Mostafa El-Sayed

From Wikipedia, the free encyclopedia
Jump to: navigation, search
Mostafa El-Sayed
Mostapha with 2 students.JPG
Mustapha El-Sayyed with two students.
Born 8 May 1933
Egypt
Nationality Egyptian-American
Fields Chemical physicist
Alma mater Ain Shams University
Florida State University
Doctoral advisor Michael Kasha

Mostafa A. El-Sayed (Arabic: مصطفى السيد) (born 8 May 1933) is an Egyptian-American chemical physicist, a leading nanoscience researcher, a member of the National Academy of Sciences and a US National Medal of Science laureate. He is also known for the spectroscopy rule named after him, the El-Sayed rule.

Academic career[edit]

He earned his B.Sc. from Ain Shams University Faculty of Science in the 1953.[1] El-Sayed earned his doctoral degree from Florida State University working with Michael Kasha, the last student of the legendary G. N. Lewis . He spent time as a researcher at Harvard University, Yale University and the California Institute of Technology before joining the faculty of the University of California at Los Angeles in 1961. He is currently the Julius Brown Chair and Regents Professor of Chemistry and Biochemistry at the Georgia Institute of Technology. He heads the Laser Dynamics Lab there.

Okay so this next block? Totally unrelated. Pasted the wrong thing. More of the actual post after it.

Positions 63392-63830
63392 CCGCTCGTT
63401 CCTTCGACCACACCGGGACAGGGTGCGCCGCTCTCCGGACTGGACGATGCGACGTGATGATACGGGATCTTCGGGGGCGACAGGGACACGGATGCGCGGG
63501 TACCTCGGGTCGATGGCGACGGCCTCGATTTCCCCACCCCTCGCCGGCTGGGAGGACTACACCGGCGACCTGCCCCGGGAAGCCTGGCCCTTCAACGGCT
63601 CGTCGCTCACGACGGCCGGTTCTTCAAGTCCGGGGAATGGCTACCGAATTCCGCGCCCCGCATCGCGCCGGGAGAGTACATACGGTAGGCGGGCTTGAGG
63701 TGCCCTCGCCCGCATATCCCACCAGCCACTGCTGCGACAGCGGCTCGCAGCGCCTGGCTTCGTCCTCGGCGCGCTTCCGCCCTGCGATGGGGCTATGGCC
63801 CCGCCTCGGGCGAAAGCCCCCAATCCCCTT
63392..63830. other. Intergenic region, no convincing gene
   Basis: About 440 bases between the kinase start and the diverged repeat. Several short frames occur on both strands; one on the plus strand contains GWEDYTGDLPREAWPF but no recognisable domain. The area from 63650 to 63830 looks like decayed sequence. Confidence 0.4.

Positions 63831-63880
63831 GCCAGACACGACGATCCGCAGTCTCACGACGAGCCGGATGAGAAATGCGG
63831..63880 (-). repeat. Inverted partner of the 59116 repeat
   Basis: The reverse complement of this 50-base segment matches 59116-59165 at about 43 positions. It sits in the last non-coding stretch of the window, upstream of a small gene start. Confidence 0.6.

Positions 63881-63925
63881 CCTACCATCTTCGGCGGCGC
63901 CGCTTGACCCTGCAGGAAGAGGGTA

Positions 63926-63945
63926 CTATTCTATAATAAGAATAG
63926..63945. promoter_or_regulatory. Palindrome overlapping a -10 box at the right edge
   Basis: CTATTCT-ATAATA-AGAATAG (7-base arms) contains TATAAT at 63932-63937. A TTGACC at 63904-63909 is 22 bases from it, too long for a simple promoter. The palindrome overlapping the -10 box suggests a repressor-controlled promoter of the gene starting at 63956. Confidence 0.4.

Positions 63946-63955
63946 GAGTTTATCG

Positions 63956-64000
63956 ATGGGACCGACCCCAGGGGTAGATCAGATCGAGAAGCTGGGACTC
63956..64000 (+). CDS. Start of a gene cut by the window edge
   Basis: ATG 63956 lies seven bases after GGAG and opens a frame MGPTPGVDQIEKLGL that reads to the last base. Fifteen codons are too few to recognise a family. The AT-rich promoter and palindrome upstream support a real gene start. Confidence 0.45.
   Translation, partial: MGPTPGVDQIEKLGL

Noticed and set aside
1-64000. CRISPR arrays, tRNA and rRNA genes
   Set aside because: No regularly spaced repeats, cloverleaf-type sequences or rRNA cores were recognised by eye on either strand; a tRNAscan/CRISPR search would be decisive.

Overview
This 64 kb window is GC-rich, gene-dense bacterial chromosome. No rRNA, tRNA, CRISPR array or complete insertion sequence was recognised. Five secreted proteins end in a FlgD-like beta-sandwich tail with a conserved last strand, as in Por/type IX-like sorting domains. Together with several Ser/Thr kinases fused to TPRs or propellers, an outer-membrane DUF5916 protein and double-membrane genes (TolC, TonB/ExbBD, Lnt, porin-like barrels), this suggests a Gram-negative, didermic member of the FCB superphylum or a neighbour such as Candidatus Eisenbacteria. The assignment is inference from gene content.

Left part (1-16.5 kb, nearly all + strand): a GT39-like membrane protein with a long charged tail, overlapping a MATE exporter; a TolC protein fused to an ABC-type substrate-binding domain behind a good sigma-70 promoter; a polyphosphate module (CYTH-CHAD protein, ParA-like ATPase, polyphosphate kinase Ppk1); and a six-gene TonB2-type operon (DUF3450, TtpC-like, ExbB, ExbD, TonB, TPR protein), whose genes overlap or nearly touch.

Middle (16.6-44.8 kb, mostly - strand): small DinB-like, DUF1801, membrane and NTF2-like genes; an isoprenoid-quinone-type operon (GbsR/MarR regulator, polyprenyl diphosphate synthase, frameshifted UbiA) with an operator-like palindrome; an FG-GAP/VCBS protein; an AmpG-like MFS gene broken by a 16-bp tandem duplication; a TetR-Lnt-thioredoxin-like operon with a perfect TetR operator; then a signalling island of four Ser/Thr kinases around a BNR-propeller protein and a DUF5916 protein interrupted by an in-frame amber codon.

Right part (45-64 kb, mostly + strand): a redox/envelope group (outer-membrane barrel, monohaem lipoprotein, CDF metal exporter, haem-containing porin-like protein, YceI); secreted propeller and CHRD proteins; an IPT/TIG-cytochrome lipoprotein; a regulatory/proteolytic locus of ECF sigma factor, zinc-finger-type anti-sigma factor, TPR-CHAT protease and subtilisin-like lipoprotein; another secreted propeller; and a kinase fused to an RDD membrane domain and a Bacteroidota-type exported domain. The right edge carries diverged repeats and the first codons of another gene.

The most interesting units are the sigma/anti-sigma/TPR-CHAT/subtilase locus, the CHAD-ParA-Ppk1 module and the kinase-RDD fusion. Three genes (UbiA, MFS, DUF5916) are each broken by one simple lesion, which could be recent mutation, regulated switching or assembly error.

El-Sayed is a former editor-in-chief of the Journal of Physical Chemistry.[2]

Research[edit]

El-Sayed and his research group has contributed to many important areas of physical and materials chemistry research. El-Sayed's research interests include the use of steady-state and ultra fast laser spectroscopy to understand relaxation, transport and conversion of energy in molecules, in solids, in photosynthetic systems, semiconductor quantum dots and metal nanostructures. The El-Sayed group has also been involved in the development of new techniques such as magnetophoto selection, picosecond Raman spectroscopy and phosphorescence microwave double resonance spectroscopy. A major focus of his lab is currently on the optical and chemical properties of noble metal nanoparticles and their applications in nanocatalysis, nanophotonics and nanomedicine. His lab is known for the development of the gold nanorod technology. Professor El-Sayed has over 500 publications in refereed journals in the areas of spectroscopy, molecular dynamics and nanoscience. Prof. El-Sayed has supervised the research of over 70 PhD students, 35 postdoctoral fellows and 20 visiting professors, several of whom hold key positions in the scientific community.

Mostafa El Sayed's son, Ayman El-Sayed, the Professor of Tumour Surgery at the University of California, took part in applying these outcomes on cancerous cells of some animals.[3]

Honors[edit]